• ‘We should therefore take heart from what has largely been an unsensational, sensitive and informed approach not just to reporting events but to untangling the complex political and diplomatic background.’
      • ‘The news is that young people are taking the lead in untangling the issues, as the hip hop generation runs its first political campaign.’
      • ‘In The Hill, he nicely untangles the web of money contributions and Washington hardball that led thirteen Senators to bully him into backing off.’
      • ‘In addition, since economic growth is central to progress the two concepts cannot be easily untangled.’
      • ‘Produced by Paper Birds, this is an impressionistic and melancholy hour of physical theatre that tangles together and untangles the lives of six young women who all passed through a single room.’
      • ‘In an effort to untangle the issues, SEE Magazine spoke to an independent researcher and consultant on health promotion and health policy.’
      • ‘A complementary line of research, meanwhile, is untangling the mechanisms for predicting what is nasty.’
      • ‘A liner note by the executive producer untangles some of this all-too-typical Balkan tale, but this recording is more a testament to resilience and joy than anger and resentment.’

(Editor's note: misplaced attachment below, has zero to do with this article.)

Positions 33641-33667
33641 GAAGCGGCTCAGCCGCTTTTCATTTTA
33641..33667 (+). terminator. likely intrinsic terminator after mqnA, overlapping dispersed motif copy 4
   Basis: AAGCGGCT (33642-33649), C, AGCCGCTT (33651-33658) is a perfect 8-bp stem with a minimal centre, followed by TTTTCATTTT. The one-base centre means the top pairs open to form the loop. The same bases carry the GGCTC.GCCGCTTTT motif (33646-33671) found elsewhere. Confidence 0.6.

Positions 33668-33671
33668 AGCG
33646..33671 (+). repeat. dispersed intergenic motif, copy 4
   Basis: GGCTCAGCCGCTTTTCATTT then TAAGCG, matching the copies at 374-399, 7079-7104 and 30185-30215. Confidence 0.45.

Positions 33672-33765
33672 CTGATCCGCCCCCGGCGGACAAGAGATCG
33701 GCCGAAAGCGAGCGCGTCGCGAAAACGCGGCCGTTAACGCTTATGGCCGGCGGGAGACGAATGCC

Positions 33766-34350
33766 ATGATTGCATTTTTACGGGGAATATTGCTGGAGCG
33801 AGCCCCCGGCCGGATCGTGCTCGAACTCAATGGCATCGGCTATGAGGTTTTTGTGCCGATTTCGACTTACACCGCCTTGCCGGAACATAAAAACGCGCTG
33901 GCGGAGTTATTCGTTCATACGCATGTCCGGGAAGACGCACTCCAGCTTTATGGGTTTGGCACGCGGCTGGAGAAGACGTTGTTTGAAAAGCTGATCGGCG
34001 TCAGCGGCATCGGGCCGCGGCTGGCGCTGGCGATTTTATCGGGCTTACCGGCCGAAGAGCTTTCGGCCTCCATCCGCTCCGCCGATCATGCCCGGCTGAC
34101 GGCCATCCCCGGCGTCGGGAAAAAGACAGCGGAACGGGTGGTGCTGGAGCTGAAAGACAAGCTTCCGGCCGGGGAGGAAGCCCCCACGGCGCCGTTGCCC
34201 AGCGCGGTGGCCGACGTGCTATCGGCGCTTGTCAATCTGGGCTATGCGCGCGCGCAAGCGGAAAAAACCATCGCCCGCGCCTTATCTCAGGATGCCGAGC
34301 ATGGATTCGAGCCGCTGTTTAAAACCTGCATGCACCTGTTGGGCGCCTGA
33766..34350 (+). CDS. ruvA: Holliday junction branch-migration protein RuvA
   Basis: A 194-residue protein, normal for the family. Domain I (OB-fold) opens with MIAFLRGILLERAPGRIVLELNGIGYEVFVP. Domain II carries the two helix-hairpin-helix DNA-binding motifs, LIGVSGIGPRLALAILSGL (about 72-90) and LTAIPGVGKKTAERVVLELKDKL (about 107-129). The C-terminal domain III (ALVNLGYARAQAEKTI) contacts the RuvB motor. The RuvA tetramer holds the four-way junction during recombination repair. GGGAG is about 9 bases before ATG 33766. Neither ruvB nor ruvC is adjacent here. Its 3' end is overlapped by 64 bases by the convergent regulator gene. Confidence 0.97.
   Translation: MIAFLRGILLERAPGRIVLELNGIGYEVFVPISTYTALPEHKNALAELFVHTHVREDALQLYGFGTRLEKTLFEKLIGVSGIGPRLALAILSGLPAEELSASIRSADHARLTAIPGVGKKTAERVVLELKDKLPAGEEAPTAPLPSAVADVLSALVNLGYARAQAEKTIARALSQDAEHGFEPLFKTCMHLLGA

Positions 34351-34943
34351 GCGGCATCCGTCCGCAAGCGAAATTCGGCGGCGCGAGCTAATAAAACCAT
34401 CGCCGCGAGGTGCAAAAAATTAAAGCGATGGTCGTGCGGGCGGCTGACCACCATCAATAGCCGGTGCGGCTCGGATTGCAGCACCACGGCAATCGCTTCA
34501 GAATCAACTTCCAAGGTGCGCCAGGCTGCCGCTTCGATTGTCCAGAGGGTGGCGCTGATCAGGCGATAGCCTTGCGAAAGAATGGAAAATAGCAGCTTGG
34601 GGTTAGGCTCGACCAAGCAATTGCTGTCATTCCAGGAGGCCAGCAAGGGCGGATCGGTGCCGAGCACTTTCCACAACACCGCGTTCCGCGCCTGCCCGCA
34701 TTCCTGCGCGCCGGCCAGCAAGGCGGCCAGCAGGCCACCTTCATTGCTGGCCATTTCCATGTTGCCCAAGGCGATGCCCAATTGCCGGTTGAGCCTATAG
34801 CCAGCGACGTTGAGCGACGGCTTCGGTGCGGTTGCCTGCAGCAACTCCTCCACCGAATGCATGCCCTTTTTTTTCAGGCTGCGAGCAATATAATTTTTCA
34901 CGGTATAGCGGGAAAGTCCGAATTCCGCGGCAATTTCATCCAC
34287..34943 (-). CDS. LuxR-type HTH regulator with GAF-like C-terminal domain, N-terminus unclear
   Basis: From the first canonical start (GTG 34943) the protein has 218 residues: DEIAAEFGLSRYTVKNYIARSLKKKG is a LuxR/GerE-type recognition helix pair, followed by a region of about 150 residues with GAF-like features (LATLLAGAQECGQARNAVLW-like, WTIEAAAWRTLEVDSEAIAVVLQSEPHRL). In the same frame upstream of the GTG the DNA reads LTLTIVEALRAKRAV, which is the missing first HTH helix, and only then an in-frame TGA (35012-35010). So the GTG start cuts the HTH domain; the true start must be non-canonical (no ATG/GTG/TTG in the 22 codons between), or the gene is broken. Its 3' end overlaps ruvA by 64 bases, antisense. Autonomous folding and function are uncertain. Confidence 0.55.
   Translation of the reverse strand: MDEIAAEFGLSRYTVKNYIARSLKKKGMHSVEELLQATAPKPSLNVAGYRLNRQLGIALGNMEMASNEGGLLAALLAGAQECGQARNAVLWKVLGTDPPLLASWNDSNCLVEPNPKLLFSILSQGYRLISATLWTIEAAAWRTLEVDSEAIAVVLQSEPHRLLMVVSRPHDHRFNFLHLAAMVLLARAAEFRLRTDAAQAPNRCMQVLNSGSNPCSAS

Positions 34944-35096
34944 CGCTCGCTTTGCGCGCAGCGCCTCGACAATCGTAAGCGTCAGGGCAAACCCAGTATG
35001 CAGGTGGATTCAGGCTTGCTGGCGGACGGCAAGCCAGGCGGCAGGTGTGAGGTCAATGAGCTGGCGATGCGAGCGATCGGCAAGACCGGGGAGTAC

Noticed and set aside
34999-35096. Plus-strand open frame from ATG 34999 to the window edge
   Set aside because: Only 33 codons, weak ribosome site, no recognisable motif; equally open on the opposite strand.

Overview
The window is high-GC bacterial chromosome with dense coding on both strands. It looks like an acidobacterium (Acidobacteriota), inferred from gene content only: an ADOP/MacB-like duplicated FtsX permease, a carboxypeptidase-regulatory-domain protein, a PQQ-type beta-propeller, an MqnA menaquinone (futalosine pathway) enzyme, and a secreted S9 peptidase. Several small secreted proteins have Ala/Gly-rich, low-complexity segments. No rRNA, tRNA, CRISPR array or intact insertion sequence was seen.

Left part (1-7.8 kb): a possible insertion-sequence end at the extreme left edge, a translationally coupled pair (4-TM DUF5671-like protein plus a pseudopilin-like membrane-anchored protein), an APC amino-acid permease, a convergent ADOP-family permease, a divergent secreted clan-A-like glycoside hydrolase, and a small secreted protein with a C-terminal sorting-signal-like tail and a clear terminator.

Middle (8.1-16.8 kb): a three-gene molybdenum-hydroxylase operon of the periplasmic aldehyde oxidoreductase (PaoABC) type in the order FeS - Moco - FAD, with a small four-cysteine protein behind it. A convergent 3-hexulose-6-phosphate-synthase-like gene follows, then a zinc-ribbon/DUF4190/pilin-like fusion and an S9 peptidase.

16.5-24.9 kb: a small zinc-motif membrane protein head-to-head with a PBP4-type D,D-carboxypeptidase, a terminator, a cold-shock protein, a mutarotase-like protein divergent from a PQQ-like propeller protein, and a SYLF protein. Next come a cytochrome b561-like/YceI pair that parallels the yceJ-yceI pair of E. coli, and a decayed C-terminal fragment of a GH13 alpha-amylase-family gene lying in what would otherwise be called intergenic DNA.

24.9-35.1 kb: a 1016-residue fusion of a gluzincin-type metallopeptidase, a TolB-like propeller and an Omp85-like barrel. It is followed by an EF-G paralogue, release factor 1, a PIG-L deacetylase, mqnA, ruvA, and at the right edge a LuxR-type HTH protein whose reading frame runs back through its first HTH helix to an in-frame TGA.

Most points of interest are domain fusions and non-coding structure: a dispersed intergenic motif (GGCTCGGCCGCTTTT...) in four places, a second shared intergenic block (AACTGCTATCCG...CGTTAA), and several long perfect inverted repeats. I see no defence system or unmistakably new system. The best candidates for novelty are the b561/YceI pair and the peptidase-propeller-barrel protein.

• ‘They must not only unravel the problems of their own lives, they must untangle the mystery of his death.’
      • ‘The use of a highly textured piercing sound whose layers cannot be easily untangled makes his painful memory visceral for the viewer.’
      • ‘He valiantly discards this safety net, daring readers to untangle the clues ahead of the police.’
      • ‘If Alam's job as hard-nosed, aggressive news editor is to untangle fact from fiction, Yaqub's as editor is to give her younger readers a sense of identity within a traditional theology.’
      • ‘Orin Kerr has a long post that tries to begin to untangle the difficult legal threads of constitutional and statutory law.’
      • ‘The Cave untangles this paradox through its dogged insistence on an ancient, if seldom realized, human quality: generosity.’
      • ‘I lingered on in the car park, untangling emotions, uncertain what I wanted to do next.’
      • ‘One could spend hours untangling the skeins of etymologies and historical allusions Kinsella has woven together in these poems.’
      • ‘For untangling the spaghetti bowl that is Tokyo's train/subway system, it's pretty much indispensable.’
      • ‘The conundrum facing anyone wishing to untangle the events of the last three months is that when all the smoke clears, there is no one else the British or Unionists can do business with but Sinn Fein.’
      solve, find an answer to, find the answer to, answer, find a solution to, find the solution to, resolve, work out, puzzle out, fathom, understand, find the key to, decipher, clear up, make easier to understand, make simpler, make plainer, clarify, make more comprehensible, make more intelligible, remove the complexities from, straighten out, sort out, get to the bottom of, make head or tail of, unravel, disentangle, unfold, piece together, simplify, explain, expound, elucidate, illuminate
      View synonyms

Pronunciation:

untangle

/ˌənˈtaNGɡəl/